I open the door to walls of All American Certificates, pass the Conference Championship trophies, and walk into Kalamazoo College’s natatorium.
Its powerful scent of must, mold, and chlorine has become associated with memories of swim season. It’s my home of yellowing ceiling tiles, a dismantled deck, rust ridden pipes, mice-infested walls, faulty filters, sinking infrastructure, poor ventilation, and one of K’s most decorated athletic teams.
It’s evident the natatorium needs to be replaced. The routine repairs on the primitive equipment are disproportionately high to the rest of the campus upkeep. Paul Manstrom, Director of Facilities and Management emphasized the inefficient, fragile, and costly building has only a few years left.
“The chlorine compounds are eating away at the concrete and steel infrastructure. Something catastrophic is going to happen to the building within the next two to three years,” Manstrom said.
As a swimmer, I’ve experienced the usage conflicts with practices, open swim, physical education classes, club teams and the Swim for Success Civic Engagement program. The team has two different practices and divers practice at 6 a.m. When it comes to meets, there’s hardly any deck space to breathe. Meanwhile, it’s a hard sell for prospective athletes when compared to facilities at Calvin, Hope, and Denison, making the recruiting process a challenge.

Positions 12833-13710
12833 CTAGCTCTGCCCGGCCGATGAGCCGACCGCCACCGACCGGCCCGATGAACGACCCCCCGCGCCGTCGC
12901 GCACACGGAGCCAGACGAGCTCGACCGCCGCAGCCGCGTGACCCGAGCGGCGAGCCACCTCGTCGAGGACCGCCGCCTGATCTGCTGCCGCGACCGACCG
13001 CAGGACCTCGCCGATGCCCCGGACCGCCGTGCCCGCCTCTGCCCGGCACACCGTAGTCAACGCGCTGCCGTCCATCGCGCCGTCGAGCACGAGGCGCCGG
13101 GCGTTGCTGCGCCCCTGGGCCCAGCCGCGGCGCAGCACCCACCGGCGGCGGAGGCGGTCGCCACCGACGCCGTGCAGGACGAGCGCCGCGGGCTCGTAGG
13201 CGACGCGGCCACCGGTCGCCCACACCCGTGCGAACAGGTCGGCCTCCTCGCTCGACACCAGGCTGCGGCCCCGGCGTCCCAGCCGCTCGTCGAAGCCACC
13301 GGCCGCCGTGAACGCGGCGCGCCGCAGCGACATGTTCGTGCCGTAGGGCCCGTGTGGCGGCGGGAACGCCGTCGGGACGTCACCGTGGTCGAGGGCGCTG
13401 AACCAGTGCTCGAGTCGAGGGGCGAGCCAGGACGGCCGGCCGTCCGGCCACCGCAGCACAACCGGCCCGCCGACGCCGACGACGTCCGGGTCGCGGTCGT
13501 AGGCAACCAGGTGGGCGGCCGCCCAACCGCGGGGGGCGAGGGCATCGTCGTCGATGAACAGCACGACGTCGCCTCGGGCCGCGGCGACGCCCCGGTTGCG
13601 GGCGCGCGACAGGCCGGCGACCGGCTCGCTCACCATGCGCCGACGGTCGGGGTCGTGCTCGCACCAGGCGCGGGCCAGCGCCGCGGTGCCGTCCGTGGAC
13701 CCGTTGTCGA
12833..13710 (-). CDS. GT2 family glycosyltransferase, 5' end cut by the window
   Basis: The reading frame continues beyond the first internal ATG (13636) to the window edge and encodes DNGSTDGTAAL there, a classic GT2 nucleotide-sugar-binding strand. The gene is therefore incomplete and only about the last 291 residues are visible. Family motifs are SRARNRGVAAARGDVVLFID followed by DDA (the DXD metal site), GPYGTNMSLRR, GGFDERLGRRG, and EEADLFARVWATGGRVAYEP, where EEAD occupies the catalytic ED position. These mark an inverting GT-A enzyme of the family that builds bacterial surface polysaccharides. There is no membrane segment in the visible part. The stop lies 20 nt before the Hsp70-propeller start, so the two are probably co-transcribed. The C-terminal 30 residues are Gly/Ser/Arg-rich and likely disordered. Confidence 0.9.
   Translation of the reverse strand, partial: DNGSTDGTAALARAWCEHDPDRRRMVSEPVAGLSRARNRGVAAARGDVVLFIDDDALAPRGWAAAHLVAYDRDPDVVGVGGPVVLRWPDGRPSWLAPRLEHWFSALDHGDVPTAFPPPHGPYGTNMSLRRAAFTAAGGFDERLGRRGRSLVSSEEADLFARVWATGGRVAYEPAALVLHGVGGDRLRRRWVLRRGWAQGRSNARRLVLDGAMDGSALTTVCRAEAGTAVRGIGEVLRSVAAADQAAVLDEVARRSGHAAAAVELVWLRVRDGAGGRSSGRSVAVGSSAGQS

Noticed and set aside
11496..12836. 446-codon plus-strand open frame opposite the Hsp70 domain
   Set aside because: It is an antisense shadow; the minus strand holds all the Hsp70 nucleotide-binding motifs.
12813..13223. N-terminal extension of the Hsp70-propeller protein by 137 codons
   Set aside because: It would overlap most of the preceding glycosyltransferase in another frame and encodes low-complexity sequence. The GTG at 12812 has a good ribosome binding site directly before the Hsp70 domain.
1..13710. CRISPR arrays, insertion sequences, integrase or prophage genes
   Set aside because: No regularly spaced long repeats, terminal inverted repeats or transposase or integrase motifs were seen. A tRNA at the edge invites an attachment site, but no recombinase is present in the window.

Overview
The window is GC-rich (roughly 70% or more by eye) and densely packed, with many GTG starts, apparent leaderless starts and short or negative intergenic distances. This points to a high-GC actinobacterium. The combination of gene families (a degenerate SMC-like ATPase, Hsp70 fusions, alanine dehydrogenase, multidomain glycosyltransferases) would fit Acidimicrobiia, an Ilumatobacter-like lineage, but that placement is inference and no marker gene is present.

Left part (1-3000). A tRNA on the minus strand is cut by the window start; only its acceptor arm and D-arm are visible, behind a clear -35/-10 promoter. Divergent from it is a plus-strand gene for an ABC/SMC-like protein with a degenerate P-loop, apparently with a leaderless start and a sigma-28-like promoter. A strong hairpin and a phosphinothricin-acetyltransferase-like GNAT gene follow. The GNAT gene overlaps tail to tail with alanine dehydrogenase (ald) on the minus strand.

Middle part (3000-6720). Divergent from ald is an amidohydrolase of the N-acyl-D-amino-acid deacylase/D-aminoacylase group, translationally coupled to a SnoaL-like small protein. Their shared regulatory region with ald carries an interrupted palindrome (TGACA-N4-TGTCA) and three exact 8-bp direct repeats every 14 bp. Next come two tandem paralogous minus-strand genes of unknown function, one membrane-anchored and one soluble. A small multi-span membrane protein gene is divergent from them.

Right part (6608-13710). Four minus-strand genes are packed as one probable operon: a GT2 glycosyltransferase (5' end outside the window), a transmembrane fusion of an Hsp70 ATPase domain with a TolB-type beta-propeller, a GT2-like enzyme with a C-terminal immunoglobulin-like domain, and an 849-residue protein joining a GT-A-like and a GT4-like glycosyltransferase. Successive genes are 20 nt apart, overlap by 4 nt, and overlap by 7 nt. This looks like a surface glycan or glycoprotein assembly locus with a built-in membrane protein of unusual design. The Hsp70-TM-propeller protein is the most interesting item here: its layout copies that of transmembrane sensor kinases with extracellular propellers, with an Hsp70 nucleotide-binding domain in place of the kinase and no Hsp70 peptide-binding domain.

All the while, the natatorium ironically contrasts with the nationally recognized vision of the K experience–priding itself on a fully integrated student experience, outstanding co-curricular activities and fantastic facilities and staff to excel in the classroom and beyond. Amid the rotting facility, the program still maintains its tradition of excellence with dozens of conference titles and NCAA champions.
While the Fieldhouse, Stowe, and the Fitness center projects were advertised to emphasize the importance of exercise and sustainability in everyday life, those of us who make our daily trek to the swimming pool feel cast aside, constricted, and undervalued.
The flipside is promising for the program. The conceptual plans posted on K’s giving page show the new 37,813 square foot facility, which would include 10 short course lanes for competition, 6 extra lanes for recreational use, two three-meter diving boards and two one-meter diving boards, classroom and dryland space, and seating for 350 spectators.
All of this, I believe, will give swimmers and coaches the opportunity to create a stronger name for the program.
Aside from the team, one could imagine the friendlier environment for fulfilling the purpose of fitness and wellness would increase in campus involvement.
The greater Kalamazoo community would be able to rent the space out for high school meets, club teams, learn-to-swim programs, sports camps, and the growth of Swim for Success, making opportunities for revenue gains. Manstrom says the energy efficiency would increase by 250%.
As K approaches capital projects through means of fundraising, we’ve gained 4 out of the 15 million needed.
Manstrom and other members of the fundraising team agree the longer the school waits to put a shovel in the ground, the greater the price. The school needs to take action on the project soon. Its life expectancy is short as it continues to crumble into the ground.
More than 10 years has passed since promises of a new pool were made to Coach Milliken. While I’ll miss the retro and literally rustic feel, I’d prefer to romanticize walking past the trophies, the All-Americans, and into a natatorium created to continue exceptional swimming and diving- making our potential for greatness continue to grow as a team, as an institution, and as a community.